Gynecomastia or male breast reduction is an outpatient procedure that corrects the enhancement of benign male breast tissue caused by a hormonal imbalance. It can be the development of the breast gland or it can be a development of fatty breast tissue which is actually called pseudogynecomastia. In most cases, it’s a combination of both.

The causes of gynecomastia are different. The development of the breast gland in men can be normal and there are three age groups in which this can occur: at birth, puberty, or in old age. Gynecomastia can also be caused by medications, kidney disease, liver disease, as well as some elicit over the counter drugs. However, it’s essential to remember that in about 50% of cases, no cause for the gynecomastia is found.

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The treatment of gynecomastia depends on the type of gynecomastia and the underlying cause. If it’s true gynaecomastia, then the treatment depends on addressing the underlying cause. However, it is said that the most effective way of treating true gynecomastia is through surgery. If it is pseudogynecomastia, that is fatty breast tissue without a gland, then the treatment may simply be diet and exercise or common surgery like liposuction. If it is true gynecomastia and there is a breast gland or breast lump, then surgery involves simply exercising. If the gynecomastia is actually made of fatty tissue and more correctly called pseudogynecomastia, then the surgery involves liposuction. In this case, VASER liposuction is recommended because that causes less bruising and also produces skin tightening some months down the line.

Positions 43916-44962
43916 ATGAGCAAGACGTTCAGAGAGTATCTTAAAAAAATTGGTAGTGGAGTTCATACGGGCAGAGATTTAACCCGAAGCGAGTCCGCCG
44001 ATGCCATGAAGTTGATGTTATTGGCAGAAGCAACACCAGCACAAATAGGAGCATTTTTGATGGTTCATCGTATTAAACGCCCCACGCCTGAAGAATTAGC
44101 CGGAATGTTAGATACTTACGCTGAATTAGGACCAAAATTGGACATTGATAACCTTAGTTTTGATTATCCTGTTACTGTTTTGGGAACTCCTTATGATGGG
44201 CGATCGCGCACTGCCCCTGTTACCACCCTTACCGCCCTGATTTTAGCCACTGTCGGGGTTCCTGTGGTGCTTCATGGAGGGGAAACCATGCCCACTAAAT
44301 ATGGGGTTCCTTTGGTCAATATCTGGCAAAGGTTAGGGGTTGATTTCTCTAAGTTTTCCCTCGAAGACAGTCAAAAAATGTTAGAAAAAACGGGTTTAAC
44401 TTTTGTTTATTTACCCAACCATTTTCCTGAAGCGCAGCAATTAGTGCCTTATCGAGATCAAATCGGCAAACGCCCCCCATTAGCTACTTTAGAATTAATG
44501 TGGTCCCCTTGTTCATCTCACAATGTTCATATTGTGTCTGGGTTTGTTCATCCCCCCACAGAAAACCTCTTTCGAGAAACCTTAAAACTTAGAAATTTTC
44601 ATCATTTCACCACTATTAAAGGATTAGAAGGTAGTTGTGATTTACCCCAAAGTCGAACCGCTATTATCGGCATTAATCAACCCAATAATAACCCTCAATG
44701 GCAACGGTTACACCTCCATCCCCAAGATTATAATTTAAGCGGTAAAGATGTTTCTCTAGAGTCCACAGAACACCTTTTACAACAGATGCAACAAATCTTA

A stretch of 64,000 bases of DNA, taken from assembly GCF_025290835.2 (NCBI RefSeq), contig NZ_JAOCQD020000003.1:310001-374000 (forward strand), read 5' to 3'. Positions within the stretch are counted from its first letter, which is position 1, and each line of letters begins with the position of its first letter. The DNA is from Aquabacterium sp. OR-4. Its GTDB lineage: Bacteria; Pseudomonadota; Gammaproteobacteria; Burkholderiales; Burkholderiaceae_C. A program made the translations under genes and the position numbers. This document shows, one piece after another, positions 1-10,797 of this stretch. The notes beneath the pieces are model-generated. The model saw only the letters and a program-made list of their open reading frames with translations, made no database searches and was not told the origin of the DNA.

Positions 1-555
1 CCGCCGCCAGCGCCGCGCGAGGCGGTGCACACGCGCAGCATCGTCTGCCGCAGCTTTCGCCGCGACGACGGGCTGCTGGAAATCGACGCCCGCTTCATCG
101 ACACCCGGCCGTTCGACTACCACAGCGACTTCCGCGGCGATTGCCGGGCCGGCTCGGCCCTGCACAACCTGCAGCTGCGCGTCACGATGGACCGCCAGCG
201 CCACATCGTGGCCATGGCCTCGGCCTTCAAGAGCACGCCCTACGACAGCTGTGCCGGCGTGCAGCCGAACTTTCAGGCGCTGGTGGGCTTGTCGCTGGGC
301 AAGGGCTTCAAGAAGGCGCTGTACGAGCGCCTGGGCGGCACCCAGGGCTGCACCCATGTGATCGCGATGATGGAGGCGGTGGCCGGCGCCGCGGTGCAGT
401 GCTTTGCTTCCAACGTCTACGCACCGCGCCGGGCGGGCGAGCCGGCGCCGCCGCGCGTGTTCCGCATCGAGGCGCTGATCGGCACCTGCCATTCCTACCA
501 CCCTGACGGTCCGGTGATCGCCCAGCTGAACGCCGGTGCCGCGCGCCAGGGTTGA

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Gynecomastia surgery is a day case procedure under either a general anesthetic. Once the procedure is over, the patient wears a compression garment for three weeks. Patients go home with some simple painkillers like paracetamol and ibuprofen. It is advisable to avoid undertaking any heavy lifting or going to the gym for a couple of weeks. Most patients are back at work in about three or four days and can drive after about five to seven days as long as they follow the safety instructions. The dressings are removed at two weeks and thereafter, the patient builds up their activity returning back to full range of normal activity between four to six weeks. Results take a little bit longer as the swelling can take a few months to settle down.